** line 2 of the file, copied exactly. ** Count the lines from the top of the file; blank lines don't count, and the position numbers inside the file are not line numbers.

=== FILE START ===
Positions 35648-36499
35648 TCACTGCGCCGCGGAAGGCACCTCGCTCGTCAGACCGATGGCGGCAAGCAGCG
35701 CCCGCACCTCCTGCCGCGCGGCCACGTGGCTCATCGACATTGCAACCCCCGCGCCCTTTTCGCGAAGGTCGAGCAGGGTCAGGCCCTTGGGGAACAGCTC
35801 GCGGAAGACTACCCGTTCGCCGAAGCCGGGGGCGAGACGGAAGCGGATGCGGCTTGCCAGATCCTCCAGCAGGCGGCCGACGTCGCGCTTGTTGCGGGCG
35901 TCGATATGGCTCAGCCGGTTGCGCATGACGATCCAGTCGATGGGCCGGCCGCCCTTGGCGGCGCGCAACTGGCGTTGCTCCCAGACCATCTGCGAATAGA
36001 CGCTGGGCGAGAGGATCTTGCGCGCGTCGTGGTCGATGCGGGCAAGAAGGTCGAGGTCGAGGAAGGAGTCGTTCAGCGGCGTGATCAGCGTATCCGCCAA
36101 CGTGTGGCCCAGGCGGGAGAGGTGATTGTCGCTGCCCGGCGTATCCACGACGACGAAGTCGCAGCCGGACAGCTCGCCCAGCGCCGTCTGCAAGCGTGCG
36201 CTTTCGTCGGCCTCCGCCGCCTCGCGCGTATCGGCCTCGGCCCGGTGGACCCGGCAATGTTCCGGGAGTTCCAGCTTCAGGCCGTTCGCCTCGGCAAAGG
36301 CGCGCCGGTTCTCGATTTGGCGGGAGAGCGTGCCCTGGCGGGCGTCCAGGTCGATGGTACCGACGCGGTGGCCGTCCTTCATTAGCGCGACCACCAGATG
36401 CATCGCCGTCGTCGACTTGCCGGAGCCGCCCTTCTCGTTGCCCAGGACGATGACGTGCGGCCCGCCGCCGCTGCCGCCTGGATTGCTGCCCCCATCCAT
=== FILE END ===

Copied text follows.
35648 TCACTGCGCCGCGGAAGGCACCTCGCTCGTCAGACCGATGGCGGCAAGCAGCG